As the University Blood Initiative continues to advocate for more accessible, equitable blood donation, we are turning our attention to one of its most infamous, hotly contested barriers. For the next week, we will be discussing the history, impacts, and future of LGBTQ+ blood donor discrimination, from the AIDS epidemic to the COVID-19 pandemic. Since the 1980s, the United States has upheld intense donation restrictions on potential MSM (men who have sex with men), though the lifetime ban has changed to a shorter-term deferral period. Since its inception, the FDA’s ban has drawn criticism from the LGBTQ+ community.
In 2019, Vice profiled an artist named Jordan Eagles. Eagles, who is in his early 40s, grew up under the FDA’s lifetime ban, and, Vice recounts, was turned away from donating blood because of his sexuality. In protest, Eagles began making art containing human blood: between 2014 and 2016, he created Blood Mirror, “a seven-foot-tall block of UV resin filled with human blood donated, under medical supervision, by 59 gay, bisexual, and transgender men.”
And then, in 2015, after the initial construction of the piece, the FDA revised its guidelines to implement a deferral period, rather than doing away with the ban altogether. However, as Eagles explained, the restrictions were “spitting in the face of science”--PrEP, a highly effective means of reducing HIV transmission, had been well-established, and blood donations were screened for potential risks. The deferral period was a vestige of hate disguised as science, nothing more. Eagles hosted another blood drive and contributed a pint of blood from its donors, all of whom were taking PrEP, to Blood Mirror. This, Vice writes, “[fortified] a monument that represents potential but wasted resources” (currently, the Red Cross prohibits donors who are taking or have ever taken HIV-prevention medication such as PrEP). Although Blood Mirror may be his most high-profile piece, Eagles has been working with preserved blood--both human and animal--for decades, and much of it has been displayed throughout New York City.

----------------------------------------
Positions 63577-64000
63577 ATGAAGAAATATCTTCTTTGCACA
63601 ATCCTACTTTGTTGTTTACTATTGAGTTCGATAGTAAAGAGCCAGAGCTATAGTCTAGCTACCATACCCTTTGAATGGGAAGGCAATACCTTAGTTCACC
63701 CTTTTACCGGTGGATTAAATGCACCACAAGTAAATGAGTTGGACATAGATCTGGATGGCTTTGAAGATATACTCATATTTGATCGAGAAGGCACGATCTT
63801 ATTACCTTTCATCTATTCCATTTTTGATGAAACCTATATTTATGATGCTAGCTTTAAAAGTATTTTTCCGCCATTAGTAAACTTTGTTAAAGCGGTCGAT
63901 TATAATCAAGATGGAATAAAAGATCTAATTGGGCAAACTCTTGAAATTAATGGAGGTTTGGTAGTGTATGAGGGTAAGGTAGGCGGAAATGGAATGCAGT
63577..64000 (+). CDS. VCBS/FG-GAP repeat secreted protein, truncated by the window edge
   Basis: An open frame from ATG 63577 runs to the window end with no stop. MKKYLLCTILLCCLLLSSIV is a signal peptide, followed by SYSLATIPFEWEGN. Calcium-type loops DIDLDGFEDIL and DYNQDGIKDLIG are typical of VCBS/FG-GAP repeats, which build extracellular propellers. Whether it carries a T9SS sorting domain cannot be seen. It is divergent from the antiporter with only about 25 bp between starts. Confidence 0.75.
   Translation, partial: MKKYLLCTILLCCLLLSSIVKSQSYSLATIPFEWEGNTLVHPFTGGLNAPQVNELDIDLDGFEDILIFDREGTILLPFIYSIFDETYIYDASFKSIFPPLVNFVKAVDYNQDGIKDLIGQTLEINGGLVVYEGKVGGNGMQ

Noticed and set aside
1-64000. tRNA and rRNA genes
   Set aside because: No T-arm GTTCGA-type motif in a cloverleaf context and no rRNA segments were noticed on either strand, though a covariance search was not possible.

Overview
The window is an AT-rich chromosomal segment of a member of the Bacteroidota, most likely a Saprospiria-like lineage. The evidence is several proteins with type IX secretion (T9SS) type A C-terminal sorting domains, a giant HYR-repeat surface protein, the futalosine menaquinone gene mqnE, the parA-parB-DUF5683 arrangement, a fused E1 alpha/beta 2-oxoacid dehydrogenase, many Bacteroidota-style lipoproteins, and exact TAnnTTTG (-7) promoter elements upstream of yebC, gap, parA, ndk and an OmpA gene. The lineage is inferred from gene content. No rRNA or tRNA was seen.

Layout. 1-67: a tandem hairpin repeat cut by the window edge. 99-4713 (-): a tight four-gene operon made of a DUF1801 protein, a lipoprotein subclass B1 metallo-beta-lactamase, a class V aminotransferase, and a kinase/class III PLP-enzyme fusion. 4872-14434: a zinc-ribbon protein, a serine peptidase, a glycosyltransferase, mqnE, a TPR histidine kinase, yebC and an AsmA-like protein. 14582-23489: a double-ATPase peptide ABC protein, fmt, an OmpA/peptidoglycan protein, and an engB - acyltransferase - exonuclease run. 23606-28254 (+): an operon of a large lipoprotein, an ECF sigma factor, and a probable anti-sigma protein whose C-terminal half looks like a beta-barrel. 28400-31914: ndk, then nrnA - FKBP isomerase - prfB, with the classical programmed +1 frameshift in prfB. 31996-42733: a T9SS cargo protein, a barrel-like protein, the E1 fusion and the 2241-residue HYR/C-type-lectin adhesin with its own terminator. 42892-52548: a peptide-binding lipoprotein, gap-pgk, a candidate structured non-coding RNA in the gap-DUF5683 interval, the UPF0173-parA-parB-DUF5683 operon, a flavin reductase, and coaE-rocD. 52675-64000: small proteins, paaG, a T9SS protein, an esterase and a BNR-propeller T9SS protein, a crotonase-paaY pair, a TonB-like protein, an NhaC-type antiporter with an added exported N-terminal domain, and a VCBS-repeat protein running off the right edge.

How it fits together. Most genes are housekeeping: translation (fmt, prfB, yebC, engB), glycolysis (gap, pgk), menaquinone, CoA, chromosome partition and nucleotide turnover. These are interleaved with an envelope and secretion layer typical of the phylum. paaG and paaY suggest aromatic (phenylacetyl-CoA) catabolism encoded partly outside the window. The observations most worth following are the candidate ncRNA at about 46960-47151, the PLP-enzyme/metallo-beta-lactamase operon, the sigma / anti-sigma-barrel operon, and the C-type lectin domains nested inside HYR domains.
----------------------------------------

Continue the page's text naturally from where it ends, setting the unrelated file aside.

Blood Mirror, haunting and revelatory as it may be, is only part of a larger movement. Blood Equality launched in partnership with both Eagles’s work and Gay Men’s Health Crisis (GMHC) to spotlight the discriminatory nature of the FDA’s rulings. The site alone makes easily accessible informational resources such as medical articles, news updates, and educated opinions about the policy, and Blood Equality as a movement touts an impressive resume of activism, including panel discussions, art installations, and medical advisory boards in conjunction with GMHC “to evaluate the current MSM blood donation policy and to urge the FDA to further revise the current policy.”
British artist Stuart Semple has similarly created protest art. After collecting blood samples from MSM employees at the creative agency Mother, Semple turned the blood into ink to print on t-shirts. The “Blood is Blood” shirt has been available for pre-order since 2018 with few updates towards its official release, but Semple maintains a dedicated online following and continues to use his platform for activism. (He is probably most notable for his feud with Anish Kapoor, the artist responsible for Chicago’s Bean.)
GLAAD, too, has been a vocal opponent of MSM blood restrictions. In July of 2013, they hosted the “first-ever National Gay Blood Drive,” an act of protest against the FDA. Though it did not become the annual event the pitch made it out to be, the Gay Blood Drive has been revived by “supporters of the original cause” and maintains an active blog on the subject. The intention of the original National Gay Blood drive, they explain, was to create “a peaceful country-wide stance in which normally eligible bisexual/gay male donors would show up to get tested at their local blood donation center and attempt to donate their blood.” Each donor would inevitably be refused, and, as that happened, “their evaluation result [would] be taken, collected and passed to the FDA – visually conveying on a national level how much blood that the gay community could give to the blood supply if they lift their ban and change the current policy.”
Though the future of the Gay Blood Drive remains uncertain in the time of COVID-19, its mission is clear. Like Jordan Eagles and Blood Equality, it aims to show the FDA just how much viable blood is being turned away due to archaic, discriminatory practices. The security of America’s blood supply is tenuous in the best of times; it cannot afford to reject donors on this scale. We need these donations, and modern medicine has rendered them by and large safe, so, these activists argue, there is no reason to reject them beyond pure discrimination.